|7||Edmund E. Hartzell||Austin-Healey 100S||S+2.0|
|11||Gunnar Carlsson||Ferrari 250 TR||S+2.0|
|14||Lennart Hultqvist||Osca FS Maserati||S2.0|
|16||Yngve Rosqvist||Maserati||Raced Osca||S2.0|
The Lotus 19
Figure 2. Spark scale model
The A&R has covered this car in some detail and subscribers are directed to these.
However, it’s interesting to note the international field that Lotus faced. The Lotus although possibly slightly underpowered against some of the opposition was state of the art.
In the hands of Moss, it had an advantage.
It’s also worth recording the Lotus entrants and the distance travelled to compete.
Lotus Cortina’s at Karlskoga
Subscribers are directed to the tracks dedicated website where it’s possible to record Lotus Cortina’s racing later in the decade.
Sweden and Lotus connectivity
Lotus recruited R.Peterson ; the following details are from wiki :-
“Peterson surprised many by leaving Tyrrell to return to John Player Team Lotus for 1978. He won the 1978 South African Grand Prix, with a last-lap victory over Patrick Depailler, as well as the Austrian Grand Prix, in the innovative ‘ground effect’ Lotus 79. His teammate Mario Andretti won the Drivers’ Championship with Peterson acting effectively as the Team “No. 2” with the pair scoring four 1–2 wins, all with Andretti at the lead. Both of Peterson’s wins occurred when Andretti encountered trouble, with Andretti winning once when Peterson failed to finish (not including the Italian Grand Prix). Many times, Peterson followed Andretti closely home, leading to speculation that ‘Team Orders’ were in place.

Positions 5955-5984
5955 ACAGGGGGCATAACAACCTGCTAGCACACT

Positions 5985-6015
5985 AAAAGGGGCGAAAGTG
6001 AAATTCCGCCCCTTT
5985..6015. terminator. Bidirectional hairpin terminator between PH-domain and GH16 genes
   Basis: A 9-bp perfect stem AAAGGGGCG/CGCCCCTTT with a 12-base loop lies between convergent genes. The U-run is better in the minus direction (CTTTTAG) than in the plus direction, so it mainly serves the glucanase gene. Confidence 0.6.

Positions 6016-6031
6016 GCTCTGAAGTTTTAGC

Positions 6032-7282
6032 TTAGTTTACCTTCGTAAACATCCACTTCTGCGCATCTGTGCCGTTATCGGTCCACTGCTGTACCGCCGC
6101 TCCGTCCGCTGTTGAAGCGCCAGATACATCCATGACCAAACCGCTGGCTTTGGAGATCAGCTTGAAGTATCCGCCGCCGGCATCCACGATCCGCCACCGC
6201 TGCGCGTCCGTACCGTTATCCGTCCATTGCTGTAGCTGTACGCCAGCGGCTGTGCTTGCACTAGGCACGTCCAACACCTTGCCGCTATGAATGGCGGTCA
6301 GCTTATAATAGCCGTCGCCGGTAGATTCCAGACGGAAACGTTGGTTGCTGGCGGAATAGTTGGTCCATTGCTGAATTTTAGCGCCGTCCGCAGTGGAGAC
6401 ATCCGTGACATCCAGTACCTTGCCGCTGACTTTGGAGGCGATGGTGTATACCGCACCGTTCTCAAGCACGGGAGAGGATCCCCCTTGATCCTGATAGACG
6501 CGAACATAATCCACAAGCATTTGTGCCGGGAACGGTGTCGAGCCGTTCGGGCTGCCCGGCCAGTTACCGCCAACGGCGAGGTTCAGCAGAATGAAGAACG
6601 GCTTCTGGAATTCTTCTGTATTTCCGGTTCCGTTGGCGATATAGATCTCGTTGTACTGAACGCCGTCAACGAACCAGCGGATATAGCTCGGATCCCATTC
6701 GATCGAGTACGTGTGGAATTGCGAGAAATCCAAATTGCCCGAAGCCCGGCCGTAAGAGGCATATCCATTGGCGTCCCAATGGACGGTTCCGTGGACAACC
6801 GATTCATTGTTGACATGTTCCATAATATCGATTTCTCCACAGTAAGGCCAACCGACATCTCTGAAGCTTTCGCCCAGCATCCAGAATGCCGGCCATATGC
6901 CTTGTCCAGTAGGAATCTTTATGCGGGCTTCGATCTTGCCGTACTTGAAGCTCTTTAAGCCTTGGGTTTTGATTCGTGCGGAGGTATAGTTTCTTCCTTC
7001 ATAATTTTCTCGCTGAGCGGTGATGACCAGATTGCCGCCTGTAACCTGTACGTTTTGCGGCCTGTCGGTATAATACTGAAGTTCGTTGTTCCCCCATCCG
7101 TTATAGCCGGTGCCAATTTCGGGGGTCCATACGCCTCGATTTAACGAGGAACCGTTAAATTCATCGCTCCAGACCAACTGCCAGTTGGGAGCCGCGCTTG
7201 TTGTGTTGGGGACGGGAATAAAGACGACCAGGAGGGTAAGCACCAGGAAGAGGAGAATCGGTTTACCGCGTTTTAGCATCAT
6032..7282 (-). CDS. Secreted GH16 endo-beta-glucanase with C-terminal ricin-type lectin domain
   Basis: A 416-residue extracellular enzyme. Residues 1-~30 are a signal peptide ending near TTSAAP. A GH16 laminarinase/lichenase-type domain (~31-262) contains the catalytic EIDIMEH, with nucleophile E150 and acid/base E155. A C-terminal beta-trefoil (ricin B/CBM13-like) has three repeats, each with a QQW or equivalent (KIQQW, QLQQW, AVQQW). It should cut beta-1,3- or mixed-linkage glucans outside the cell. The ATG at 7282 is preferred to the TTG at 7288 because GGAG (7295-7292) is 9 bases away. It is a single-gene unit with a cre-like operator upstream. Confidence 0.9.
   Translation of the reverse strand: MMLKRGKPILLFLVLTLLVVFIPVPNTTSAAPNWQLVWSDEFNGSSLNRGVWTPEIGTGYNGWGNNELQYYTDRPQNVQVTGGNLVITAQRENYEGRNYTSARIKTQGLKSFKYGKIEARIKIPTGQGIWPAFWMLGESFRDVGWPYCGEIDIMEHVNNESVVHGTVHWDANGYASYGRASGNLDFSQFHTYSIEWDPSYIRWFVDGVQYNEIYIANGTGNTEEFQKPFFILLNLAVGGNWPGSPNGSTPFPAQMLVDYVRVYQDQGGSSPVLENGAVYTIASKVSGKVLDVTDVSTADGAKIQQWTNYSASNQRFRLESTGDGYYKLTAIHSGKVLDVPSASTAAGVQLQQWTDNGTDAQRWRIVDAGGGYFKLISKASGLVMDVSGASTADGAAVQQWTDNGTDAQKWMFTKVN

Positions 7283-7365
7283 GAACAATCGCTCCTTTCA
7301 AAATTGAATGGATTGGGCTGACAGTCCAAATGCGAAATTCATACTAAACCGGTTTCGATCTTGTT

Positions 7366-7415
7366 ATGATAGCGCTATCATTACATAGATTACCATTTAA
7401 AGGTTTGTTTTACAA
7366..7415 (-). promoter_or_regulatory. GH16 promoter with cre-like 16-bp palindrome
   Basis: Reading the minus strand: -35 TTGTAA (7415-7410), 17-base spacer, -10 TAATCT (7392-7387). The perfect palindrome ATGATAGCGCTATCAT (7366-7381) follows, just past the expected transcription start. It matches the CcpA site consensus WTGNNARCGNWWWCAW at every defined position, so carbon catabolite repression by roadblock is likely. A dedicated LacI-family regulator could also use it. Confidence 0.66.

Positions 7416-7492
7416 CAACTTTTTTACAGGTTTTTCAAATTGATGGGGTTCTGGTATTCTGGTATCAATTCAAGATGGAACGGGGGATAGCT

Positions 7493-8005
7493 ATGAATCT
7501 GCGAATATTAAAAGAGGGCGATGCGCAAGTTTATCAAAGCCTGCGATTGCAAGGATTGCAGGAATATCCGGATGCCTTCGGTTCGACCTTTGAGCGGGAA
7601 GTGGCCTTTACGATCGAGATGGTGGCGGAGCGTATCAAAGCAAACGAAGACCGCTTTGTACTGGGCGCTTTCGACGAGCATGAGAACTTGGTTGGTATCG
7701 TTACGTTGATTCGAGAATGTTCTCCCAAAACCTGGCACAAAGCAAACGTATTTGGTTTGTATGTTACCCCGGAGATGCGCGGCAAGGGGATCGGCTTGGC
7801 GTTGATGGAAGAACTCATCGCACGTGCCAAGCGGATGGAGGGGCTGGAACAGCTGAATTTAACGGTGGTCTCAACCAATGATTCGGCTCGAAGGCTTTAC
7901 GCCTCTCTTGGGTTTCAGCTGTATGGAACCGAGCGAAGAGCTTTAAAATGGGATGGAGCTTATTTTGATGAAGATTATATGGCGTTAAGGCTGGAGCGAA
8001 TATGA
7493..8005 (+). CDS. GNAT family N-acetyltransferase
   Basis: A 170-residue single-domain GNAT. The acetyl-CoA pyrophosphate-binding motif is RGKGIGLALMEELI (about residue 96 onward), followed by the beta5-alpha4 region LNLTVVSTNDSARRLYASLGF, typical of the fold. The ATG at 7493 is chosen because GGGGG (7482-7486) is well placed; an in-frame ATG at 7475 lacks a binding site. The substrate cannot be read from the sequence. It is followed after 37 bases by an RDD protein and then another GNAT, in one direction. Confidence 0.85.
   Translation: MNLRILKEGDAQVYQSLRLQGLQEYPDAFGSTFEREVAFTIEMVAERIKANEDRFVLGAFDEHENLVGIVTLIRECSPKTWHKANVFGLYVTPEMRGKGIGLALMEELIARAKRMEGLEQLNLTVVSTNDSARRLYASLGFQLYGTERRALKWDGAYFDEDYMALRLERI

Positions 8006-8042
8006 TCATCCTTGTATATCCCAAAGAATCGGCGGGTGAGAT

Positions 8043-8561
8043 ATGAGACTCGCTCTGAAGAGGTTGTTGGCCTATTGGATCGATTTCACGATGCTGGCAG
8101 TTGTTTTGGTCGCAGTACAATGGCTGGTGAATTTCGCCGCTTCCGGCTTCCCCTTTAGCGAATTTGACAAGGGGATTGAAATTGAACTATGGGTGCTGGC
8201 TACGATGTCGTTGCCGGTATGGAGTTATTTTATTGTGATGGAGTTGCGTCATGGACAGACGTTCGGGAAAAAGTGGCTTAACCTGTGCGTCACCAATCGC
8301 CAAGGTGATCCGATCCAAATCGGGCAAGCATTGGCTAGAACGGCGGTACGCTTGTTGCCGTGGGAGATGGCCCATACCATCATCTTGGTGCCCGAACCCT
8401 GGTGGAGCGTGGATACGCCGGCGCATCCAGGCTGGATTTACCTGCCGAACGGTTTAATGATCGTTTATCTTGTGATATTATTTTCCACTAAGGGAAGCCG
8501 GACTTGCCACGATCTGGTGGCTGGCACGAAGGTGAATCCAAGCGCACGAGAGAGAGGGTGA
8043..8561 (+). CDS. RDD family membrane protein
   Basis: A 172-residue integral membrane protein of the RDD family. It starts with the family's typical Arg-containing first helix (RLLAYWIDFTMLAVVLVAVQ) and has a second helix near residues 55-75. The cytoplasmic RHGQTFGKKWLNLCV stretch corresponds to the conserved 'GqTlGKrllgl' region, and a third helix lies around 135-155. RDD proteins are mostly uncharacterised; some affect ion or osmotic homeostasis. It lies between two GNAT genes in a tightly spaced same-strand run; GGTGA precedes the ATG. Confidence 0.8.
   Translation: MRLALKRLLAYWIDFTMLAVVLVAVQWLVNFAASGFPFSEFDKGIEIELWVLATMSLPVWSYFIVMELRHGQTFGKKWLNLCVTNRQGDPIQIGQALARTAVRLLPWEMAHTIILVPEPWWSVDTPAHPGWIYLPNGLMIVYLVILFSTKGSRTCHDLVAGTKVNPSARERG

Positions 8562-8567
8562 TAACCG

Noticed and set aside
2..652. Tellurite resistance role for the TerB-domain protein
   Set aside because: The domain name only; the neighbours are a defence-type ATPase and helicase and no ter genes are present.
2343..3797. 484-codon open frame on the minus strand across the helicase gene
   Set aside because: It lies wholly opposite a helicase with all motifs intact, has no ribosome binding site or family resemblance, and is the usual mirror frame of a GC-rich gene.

Throughout the 1970s Peterson had the reputation of being the fastest driver in F1 in terms of raw speed. During the 1978 season Andretti would frequently post the faster qualifying time. Many came to believe that team orders extended even to qualifying. Another view, held by some contemporary observers, was that while Peterson may have in fact been the outright quicker of the two, it was Andretti’s considerable car development skills that brought the recalcitrant Lotus 78 and 79 to full potential, and Peterson’s seeming deference to Andretti was a tacit acknowledgement of this. Despite this, Peterson was offered a seat at McLaren at 1979. Peterson refused to contribute to any controversy, and on numerous occasions dismissed the speculation by stating that Andretti had simply turned the faster time. ”
Our learning /educational opportunities are intended to be challenging thought provoking and requiring additional research and/or analysis.
These opportunities are particularly designed for a museum/education centre location where visitors would be able to enjoy access to all the structured resources available in conjunction with any concurrent exhibition.
In this instance we suggest the following might be appropriate: –
- See individual questions for each dedicated track in series
- Devise exhibitions based on suggested titles –see below
- What factors have contributed to Sweden’s high standard of living?
- Name and describe their aviation and auto manufacturers
- Which branches of motorsport have Sweden excelled in?
- Suggest in period for the 1960s race what logistics would have been required to get the Lotus 19 to the track
- How many and describe the current motorsport circuits in Sweden?
- Benchmark the competition to Lotus what contribution did Moss provide?
- Discuss the Lotus 19’s race record
Education, Entertainment, Exhibitions and Economics
The proposed museum believes that commercial considerations are both necessary and complementary with its educational objectives.